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Healing experience for family caregivers after an intensive care unit death
  1. Susan DeSanto-Madeya1,2,
  2. Dan Willis3,
  3. Julie McLaughlin4 and
  4. Aristotle Boslet1
  1. 1 Connell School of Nursing, Boston College, Chestnut Hill, Massachusetts, USA
  2. 2 Patient Care Services, Beth Israel Deaconess Medical Center, Boston, Massachusetts, USA
  3. 3 Nursing, University of Wisconsin-Madison, Madison, Wisconsin, USA
  4. 4 Medical Associates of Greater Boston, Natick, Massachusetts, USA
  1. Correspondence to Dr Susan DeSanto-Madeya, Connell School of Nursing, Boston College, Chestnut Hill, MA 02467, USA; susan.desanto-madeya{at}


Objectives Family caregivers suffer a high burden of emotional and psychological distress following the death of a loved one in the intensive care unit and often struggle to heal in the weeks following their loss. The purpose of this hermeneutic phenomenological study was to describe and interpret the experience of healing for family caregivers six weeks following the death of a loved one in the ICU.

Methods Semi-structured telephone interviews were conducted with a purposive sample of twenty-four family caregivers six weeks following the death of their loved ones in the ICU. Qualitative analysis techniques were used to identify common themes central to the experience of healing across all interviews.

Results Seven themes were interpreted from the data: searching for clarity from a time of uncertainty; riding an emotional rollercoaster; seeking peace in one’s decisions; moving forward with each new day; taking comfort in the memories; valuing layers of support; and discovering life on one’s own.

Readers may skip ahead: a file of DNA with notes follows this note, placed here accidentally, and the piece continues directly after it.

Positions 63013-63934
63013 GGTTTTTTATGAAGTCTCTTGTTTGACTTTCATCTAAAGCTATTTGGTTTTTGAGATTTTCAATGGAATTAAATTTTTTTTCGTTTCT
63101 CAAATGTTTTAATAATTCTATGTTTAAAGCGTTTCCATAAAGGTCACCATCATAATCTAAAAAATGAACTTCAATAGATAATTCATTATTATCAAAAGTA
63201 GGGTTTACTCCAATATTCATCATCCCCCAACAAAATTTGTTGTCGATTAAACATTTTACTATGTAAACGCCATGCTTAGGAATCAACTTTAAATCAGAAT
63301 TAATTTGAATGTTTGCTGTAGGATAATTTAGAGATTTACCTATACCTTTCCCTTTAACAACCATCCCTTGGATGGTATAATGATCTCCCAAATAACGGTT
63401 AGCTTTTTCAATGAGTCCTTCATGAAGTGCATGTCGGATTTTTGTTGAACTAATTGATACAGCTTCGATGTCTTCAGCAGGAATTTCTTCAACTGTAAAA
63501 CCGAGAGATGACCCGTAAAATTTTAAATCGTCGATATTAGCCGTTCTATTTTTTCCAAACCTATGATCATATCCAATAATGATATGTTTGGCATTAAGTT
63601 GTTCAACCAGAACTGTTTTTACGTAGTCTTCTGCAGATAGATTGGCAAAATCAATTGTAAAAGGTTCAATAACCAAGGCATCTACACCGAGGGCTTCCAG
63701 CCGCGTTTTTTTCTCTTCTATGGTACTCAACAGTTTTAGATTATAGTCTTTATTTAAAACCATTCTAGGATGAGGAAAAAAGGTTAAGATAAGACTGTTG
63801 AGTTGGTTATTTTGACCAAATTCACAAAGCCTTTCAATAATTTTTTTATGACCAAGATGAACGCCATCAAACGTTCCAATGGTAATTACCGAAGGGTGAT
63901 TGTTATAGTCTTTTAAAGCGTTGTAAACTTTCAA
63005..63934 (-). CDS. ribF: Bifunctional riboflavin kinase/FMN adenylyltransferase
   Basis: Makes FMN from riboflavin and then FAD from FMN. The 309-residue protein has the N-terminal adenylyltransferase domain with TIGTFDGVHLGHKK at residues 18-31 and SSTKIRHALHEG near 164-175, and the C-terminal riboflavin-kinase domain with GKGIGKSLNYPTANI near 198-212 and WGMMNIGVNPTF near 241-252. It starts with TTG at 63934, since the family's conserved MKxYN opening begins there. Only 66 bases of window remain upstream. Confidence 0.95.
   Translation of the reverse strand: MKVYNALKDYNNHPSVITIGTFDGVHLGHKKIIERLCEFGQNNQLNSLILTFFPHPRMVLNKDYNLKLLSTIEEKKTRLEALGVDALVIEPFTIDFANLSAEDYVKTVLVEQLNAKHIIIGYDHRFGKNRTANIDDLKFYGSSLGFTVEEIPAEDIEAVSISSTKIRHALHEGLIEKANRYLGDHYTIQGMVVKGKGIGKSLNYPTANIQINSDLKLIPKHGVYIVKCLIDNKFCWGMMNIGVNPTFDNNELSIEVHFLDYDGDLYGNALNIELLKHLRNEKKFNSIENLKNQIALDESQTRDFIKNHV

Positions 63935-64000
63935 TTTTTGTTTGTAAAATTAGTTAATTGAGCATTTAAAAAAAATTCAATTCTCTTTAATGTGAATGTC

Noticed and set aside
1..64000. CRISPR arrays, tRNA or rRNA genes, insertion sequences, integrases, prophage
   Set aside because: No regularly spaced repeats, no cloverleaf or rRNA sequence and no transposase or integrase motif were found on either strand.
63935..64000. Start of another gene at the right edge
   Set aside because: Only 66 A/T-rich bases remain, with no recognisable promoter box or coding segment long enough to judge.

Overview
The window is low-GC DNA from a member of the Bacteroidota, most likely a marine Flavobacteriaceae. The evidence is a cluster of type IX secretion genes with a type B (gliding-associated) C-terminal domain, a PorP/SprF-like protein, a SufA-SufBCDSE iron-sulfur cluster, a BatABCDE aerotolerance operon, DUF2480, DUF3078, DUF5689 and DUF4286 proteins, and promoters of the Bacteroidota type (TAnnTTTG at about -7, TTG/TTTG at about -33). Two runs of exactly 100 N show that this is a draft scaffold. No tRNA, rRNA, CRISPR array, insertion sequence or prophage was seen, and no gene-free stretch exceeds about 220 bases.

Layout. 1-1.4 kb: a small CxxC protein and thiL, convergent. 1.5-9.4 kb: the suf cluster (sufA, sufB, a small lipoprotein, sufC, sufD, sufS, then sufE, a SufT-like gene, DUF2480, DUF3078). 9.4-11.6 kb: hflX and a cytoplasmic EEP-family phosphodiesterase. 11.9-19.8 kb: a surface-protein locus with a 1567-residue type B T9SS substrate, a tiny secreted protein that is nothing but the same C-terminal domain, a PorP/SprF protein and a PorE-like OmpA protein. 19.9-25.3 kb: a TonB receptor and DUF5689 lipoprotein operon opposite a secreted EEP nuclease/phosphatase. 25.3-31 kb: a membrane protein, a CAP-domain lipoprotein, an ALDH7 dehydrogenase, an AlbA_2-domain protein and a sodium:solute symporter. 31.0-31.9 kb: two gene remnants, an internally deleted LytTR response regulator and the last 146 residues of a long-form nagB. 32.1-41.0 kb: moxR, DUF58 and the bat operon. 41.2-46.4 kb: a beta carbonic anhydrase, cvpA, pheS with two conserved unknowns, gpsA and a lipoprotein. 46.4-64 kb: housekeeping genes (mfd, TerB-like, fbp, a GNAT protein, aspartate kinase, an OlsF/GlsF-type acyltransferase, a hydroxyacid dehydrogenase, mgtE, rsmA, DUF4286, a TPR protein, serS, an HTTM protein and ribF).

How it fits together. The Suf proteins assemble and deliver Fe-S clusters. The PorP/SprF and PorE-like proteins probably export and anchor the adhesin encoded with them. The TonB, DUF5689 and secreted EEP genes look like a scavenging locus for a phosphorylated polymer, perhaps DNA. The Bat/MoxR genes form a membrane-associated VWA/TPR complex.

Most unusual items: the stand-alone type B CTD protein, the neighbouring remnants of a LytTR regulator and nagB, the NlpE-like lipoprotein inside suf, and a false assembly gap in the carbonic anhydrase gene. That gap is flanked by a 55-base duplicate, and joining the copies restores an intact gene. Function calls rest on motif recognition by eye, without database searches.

Conclusion By identifying and gaining an understanding of healing following the death of a loved one in the ICU, nursing and other healthcare providers have an opportunity to promote healing and positively impact family caregiver’s bereavement.

  • family caregivers
  • intensive care (ICU)
  • healing
  • death of a loved one

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  • Contributors Conception or design of the work: SDM. Data collection: SDM, JM. Data analysis and interpretation: SDM, DW, JM. Drafting, revising and approval of final manuscript: SDM, DW, JM, AB.

  • Funding This work was supported by the Institute of Aging, Boston College, Chestnut Hill, MA.

  • Competing interests None declared.

  • Provenance and peer review Not commissioned; externally peer reviewed.

  • Supplemental material This content has been supplied by the author(s). It has not been vetted by BMJ Publishing Group Limited (BMJ) and may not have been peer-reviewed. Any opinions or recommendations discussed are solely those of the author(s) and are not endorsed by BMJ. BMJ disclaims all liability and responsibility arising from any reliance placed on the content. Where the content includes any translated material, BMJ does not warrant the accuracy and reliability of the translations (including but not limited to local regulations, clinical guidelines, terminology, drug names and drug dosages), and is not responsible for any error and/or omissions arising from translation and adaptation or otherwise.